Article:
QUALIFYING ROUND RECAPS
K&N HORSEPOWER CHALLENGE ROUND 1 (11:55 a.m.): The defending K&N Horsepower Challenge champion is moving on to the next round by a .008-second margin as Greg Anderson defeated Erica Enders by the skin of his teeth. Enders got a big holeshot advantage, but it wasn’t enough to take down the provisional No. 1 qualifier. Don’t worry, there were upsets: Jeg Coughlin Jr. beat Jason Line thanks to Line’s worse red light. That’s right, both drivers went red, but Line was slightly more afoul of the starting-line rule than The Natural. Tanner Gray was forced to shove the clutch back in and lost to his teammate, Drew Skillman, while reigning champ Bo Butner took down Vincent Nobile.
Round-two matchups (lane choice listed first): Bo Butner vs. Drew Skillman; Drew Skillman vs. Jeg Coughlin Jr.
PRO STOCK Q3 (12:01 p.m.): He didn’t get to participate in the K&N Horsepower Challenge, but Chris McGaha made the biggest move in the third Pro Stock qualifying session with a 6.704-second burst. That makes him the No. 4 qualifier with one session to go and creates quite the log jam in the top five. The No. 3-7 qualifiers are separated by just .008 second, with only Greg Anderson and Deric Kramer separated from the pack so far. Joey Grose is holding down the bump spot with a 6.916-second pass. Vincent Nobile (6.718), Drew Skillman (6.724) and Alan Prusiensky (6.844) were the only other drivers to improve in the third round under warmer conditions.
TOP FUEL Q3 (12:25 p.m.): Brittany Force (3.773) and Billy Torrence (3.776) both closed the gap on Friday leader Antron Brown’s 3.772 but couldn’t get around him to take the No. 1 spot, and Brown himself had to abort his effort. Tony Schumacher, who posted a 3.81 Friday ran a better-yet 3.79 on a run that he said could have been a lot better if the blower belt hadn’t exited at 800 feet. All 16 cars have now made a run to set a full field.
FUNNY CAR Q3 (12:45 p.m.) Tommy Johnson Jr., who turned 50 yesterday, had a nice post-birthday present as John Collins tuned the Make-A-Wish Dodge to a 3.932 to take over the No. 1 spot from his Don Schumacher Racing teammate Ron Capps, who earlier in the session had grabbed the No. 1 spot from Friday leader Robert Hight with a 3.957. Jonnie Lindberg joined the three-second parade with a 3.998. With one qualifying session to go, Jim Campbell sits on the bump spot with a 4.137 and three other drivers outside the field behind him.
K&N HORSEPOWER CHALLENGE ROUND 2 (2:51 p.m.): The defending champ of the K&N Horsepower Challenge will race the defending Mello Yello Pro Stock world champ. That’s going to be a darn good race as Bo Butner defeated Drew Skillman despite getting left on by .016 – he ended up winning that race by .002. The same can be said for Greg Anderson vs. Jeg Coughlin Jr.; The Natural grabbed a .002-second advantage at the starting line but lost by a big margin at the stripe. So, it’ll be The Boss vs. The Engine Leaser. Okay, so the second nickname needs a little bit of work. Anderson will have lane choice and all the momentum and mojo in the world.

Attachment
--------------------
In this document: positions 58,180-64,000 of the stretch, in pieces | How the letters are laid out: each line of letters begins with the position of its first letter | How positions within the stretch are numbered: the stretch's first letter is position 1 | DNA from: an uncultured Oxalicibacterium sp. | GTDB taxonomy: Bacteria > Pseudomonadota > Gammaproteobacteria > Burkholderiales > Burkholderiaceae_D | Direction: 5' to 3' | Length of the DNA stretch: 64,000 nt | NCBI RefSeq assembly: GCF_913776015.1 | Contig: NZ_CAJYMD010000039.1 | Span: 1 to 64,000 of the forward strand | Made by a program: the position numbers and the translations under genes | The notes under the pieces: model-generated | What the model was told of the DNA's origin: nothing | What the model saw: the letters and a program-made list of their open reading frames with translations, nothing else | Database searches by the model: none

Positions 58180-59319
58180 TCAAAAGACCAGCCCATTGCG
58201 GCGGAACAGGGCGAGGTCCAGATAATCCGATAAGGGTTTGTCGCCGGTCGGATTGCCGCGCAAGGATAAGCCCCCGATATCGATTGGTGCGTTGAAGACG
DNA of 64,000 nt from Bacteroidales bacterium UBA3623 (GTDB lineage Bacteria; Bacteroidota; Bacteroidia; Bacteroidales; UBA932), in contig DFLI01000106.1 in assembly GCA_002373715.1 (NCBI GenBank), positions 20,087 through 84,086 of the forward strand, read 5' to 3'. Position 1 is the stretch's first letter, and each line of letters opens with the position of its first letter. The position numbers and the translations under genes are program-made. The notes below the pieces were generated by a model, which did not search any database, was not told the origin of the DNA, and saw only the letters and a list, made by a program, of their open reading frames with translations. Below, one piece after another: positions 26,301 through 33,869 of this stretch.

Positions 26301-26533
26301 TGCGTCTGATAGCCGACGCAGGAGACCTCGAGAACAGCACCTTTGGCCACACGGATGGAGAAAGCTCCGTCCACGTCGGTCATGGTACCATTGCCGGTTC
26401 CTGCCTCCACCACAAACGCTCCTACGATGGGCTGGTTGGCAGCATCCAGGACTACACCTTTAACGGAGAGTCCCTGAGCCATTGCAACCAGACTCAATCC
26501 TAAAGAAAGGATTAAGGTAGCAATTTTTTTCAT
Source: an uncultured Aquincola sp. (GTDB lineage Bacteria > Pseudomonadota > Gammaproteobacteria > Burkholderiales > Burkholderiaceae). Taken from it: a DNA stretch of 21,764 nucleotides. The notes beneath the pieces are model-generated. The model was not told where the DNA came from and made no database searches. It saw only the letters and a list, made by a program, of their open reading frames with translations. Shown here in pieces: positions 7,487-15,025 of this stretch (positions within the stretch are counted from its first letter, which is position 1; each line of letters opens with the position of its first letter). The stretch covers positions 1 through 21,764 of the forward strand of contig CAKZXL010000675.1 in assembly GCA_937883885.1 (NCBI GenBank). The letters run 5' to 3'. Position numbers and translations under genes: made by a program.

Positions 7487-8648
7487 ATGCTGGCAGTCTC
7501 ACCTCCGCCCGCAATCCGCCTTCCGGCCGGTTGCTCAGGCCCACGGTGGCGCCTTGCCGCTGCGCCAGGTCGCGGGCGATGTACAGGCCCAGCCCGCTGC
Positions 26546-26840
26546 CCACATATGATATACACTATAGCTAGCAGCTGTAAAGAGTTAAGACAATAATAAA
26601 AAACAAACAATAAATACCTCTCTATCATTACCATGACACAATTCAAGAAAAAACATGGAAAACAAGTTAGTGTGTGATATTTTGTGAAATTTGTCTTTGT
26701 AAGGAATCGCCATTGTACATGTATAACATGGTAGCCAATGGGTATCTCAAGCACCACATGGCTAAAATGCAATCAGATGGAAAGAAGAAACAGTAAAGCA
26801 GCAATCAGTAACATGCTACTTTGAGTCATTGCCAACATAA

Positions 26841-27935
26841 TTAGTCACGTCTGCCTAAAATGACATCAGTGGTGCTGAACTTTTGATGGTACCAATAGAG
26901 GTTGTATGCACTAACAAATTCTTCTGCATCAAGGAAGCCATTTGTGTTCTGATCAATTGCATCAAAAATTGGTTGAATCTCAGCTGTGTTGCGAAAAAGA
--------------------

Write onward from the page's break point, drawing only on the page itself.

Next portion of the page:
PRO STOCK Q4 (3 p.m.): Few cars made improvements during the final qualifying session as temperatures climbed at The Strip, but Matt Hartford picked up a pair of bonus points while running a 6.738 – just .004 off his best run of the weekend. Don’t worry, Greg Anderson is still the No. 1 qualifier and Chris McGaha made the quickest pass of the session. Not much else changed in the session; no cars made a run in the 6.60s, and Shane Gray struggled to get down the track (7.042). That means the Grays will get to race one another in the first quad – that ought to be fun.
First-round quads (lane choice listed first): Greg Anderson vs. Erica Enders vs. Vincent Nobile vs. Joey Grose; Deric Kramer vs. Tanner Gray vs. Shane Gray vs. Alan Prusiensky; Jeg Coughlin Jr. vs. Alex Laughlin vs. Matt Hartford vs. Jeg Coughlin Jr.; Bo Butner vs. Jason Line vs. Drew Skillman vs. Steve Graham
TOP FUEL Q4 (3:24 p.m.): For the third session in a row, Tony Schumacher got progressively better. It was good enough (3.765) to get him yet another pole as he chases his ninth win at The Strip at Las Vegas Motor Speedway. He’s .007 second better than teammate Antron Brown, who’s bunched up with Brittany Force (3.773) and Billy Torrence (3.776); that should make for some good racing on Sunday afternoon. Torrence will race his son yet again as they’re booked into the same quad; the last matchup ended with the younger Torrence moving on.
First-round quads (lane choice listed first): Tony Schumacher vs. Terry McMillen vs. Scott Palmer vs. Steve Chrisman; Antron Brown vs. Leah Pritchett vs. Scott Palmer vs. Terry Totten; Brittany Force vs. Doug Kalitta vs. Richie Crampton vs. Terry Haddock; Billy Torrence vs. Steve Torrence vs. Troy Buff vs. Clay Millican